“We prefer crude vigor to polished banality,” the motto of The Anvil which was one of the most significant literary magazines of the 1930’s. Conroy started publishing The Anvil in 1933 after he returned to his hometown of Moberly and continued it until 1936. It later merged with the Partisan Review. The New Anvil reappeared in 1939 with Conroy and Nelson Algren co-editing it. This was published until 1940. The magazine had a wide circulation throughout the country. Conroy also founded the literary magazine,The Rebel Poet.
Conroy published poetry and stories, introducing many young writers to the literary scene, such as Tennessee Williams, Richard Wright, Frank Yerby, Erskine Caldwell, Langston Hughes, James Farrell and others.
Jack Conroy always said the song, “This Land Is Your Land” should be America’s national anthem. He knew and was a good friend of Woody Guthrie who wrote, sang the song, and loved the land as much as he did.
Conroy knew the land. Riding on a freight train, working at a steel mill and in factories, digging trenches, he continued to write with his writing being drawn from experiences. Conroy had the unique ability to remember and quote thousands of verses and lines and he frequently entertained his visitors and cohorts with a verse or two.
Jack Conroy and Professor Doug Wixson, close friend, biographer and literary executor of Conroy’s, on Jack’s front porch at 701 Fisk Ave. in Moberly, Missouri taken in 1982.
This is the home Jack moved to upon returning from Chicago to spend the rest of his life in his hometown of Moberly and where he continued to write and receive students, friends and scholars until his illness prevented him from doing so.
Doug Wixson is the author of Worker/Writer in America, the biography of Jack Conroy from 1898 – 1990, published in 1994. Receiving excellent reviews this book tells not only of Jack’s life, but of the lives of other midwestern radicals and the cultural history of that era. Wixson resides in Austin, Texas.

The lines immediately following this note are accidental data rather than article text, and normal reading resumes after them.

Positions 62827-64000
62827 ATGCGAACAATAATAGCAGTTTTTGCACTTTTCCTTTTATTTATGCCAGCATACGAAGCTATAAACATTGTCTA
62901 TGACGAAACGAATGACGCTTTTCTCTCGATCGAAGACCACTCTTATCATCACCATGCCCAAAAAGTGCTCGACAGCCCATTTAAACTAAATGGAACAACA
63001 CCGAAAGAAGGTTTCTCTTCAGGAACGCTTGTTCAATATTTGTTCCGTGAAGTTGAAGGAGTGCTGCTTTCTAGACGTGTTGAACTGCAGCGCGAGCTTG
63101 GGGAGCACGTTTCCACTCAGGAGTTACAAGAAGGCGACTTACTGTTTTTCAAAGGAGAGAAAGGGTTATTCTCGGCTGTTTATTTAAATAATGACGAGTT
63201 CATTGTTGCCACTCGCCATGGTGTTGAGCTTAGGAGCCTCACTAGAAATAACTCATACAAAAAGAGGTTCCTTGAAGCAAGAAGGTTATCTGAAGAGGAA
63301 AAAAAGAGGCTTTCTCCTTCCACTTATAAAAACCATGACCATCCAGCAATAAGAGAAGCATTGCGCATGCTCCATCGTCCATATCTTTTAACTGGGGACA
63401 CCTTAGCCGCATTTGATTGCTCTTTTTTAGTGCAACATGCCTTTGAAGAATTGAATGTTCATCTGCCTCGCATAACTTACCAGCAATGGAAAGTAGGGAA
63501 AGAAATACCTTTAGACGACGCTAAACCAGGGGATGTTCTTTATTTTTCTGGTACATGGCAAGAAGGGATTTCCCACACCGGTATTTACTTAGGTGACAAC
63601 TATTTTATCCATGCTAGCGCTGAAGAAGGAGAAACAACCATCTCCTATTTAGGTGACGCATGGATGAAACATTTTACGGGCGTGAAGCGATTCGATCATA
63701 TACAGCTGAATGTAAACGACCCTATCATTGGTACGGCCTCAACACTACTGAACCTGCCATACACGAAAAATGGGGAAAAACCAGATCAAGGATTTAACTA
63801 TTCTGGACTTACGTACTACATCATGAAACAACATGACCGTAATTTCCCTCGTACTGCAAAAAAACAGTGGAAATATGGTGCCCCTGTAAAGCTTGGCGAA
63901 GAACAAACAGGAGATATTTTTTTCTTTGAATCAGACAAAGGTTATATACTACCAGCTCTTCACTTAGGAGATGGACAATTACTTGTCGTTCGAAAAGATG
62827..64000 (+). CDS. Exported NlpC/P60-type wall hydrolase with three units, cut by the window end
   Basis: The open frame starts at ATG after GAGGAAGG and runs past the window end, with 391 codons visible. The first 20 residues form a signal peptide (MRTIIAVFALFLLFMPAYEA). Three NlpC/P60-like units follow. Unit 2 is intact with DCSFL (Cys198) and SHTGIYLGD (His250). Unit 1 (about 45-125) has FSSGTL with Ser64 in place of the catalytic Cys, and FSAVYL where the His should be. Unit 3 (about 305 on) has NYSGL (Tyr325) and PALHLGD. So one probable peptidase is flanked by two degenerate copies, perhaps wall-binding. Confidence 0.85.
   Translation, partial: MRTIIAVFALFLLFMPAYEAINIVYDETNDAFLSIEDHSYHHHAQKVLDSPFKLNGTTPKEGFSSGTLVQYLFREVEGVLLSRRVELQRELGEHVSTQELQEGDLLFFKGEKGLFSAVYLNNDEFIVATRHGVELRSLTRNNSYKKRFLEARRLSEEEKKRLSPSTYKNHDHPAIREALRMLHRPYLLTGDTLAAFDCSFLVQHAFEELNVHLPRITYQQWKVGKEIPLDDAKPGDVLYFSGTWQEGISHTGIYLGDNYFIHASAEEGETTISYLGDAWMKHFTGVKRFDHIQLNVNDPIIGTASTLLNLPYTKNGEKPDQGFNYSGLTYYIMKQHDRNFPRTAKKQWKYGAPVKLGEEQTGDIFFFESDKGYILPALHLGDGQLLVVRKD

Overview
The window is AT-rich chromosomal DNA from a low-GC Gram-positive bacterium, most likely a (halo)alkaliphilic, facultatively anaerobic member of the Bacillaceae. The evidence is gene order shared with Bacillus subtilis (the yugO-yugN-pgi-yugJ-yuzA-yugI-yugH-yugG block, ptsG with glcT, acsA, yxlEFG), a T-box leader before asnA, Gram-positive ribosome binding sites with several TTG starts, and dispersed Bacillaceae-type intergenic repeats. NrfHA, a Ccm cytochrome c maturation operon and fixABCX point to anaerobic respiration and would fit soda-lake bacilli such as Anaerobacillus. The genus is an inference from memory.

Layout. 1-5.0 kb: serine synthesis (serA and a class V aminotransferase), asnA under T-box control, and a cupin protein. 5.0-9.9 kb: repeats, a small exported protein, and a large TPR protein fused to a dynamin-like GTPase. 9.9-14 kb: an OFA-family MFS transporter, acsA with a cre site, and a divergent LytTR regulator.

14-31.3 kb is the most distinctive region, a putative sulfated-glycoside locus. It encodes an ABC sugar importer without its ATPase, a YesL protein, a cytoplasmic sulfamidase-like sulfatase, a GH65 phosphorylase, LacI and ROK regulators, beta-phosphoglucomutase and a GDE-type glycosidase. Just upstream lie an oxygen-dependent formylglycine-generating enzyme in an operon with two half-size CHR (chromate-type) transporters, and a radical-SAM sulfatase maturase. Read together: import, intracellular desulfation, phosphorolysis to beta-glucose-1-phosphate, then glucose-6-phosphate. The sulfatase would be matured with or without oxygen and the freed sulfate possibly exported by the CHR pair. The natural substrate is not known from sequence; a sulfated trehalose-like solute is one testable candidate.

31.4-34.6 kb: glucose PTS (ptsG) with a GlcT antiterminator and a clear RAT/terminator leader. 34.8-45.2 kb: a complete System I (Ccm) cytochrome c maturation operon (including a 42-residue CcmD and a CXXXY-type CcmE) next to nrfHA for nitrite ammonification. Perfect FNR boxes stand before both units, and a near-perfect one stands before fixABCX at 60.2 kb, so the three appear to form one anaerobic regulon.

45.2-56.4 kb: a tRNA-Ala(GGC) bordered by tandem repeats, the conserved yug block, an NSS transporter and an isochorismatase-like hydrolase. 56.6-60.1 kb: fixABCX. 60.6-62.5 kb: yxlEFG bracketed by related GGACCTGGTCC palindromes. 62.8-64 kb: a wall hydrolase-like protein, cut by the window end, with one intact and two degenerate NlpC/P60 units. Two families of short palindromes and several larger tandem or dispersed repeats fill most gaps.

The old miners’ cemetery where the Conroy family is buried. Here Jack had engraved on the large monument, “Death Be Not Proud, Though Some Have Called Thee Mighty and Dreadful For Thou Art Not So.” Conroy’s father and two brothers lost their lives in the Monkey Nest coal mine.
Shown is Stephen Wade, the nationally famous “Banjo Dancer” who used some of Conroy’s folk tales in his long running Arena Stage production of “Banjo Dancing” in Washington D.C. as well as throughout the nation and Carolee Hazlet, close friend of Conroy’s.
Conroy’s The Disinherited was first published in 1933 by Covici-Friede Publisher. It was reissued in 1963 by Hill & Wang, then in 1982 by Lawrence Hill & Co. It was again renewed in 1991 by the University of Missouri Press.
The Disinherited gave Conroy public attention in the U.S. and abroad and firmly established him as an authentic worker-writer of the proletarian literary movement tagging him by Richard Wright as the “grandaddy of all rebel writers”. Conroy drew from life experiences creating a vivid and realistic view of the Depression era. This won him an honored place in American literature as well as in other countries. The novel has been published in seven other languages.
Still today The Disinherited is required reading in many college American literature and social history courses.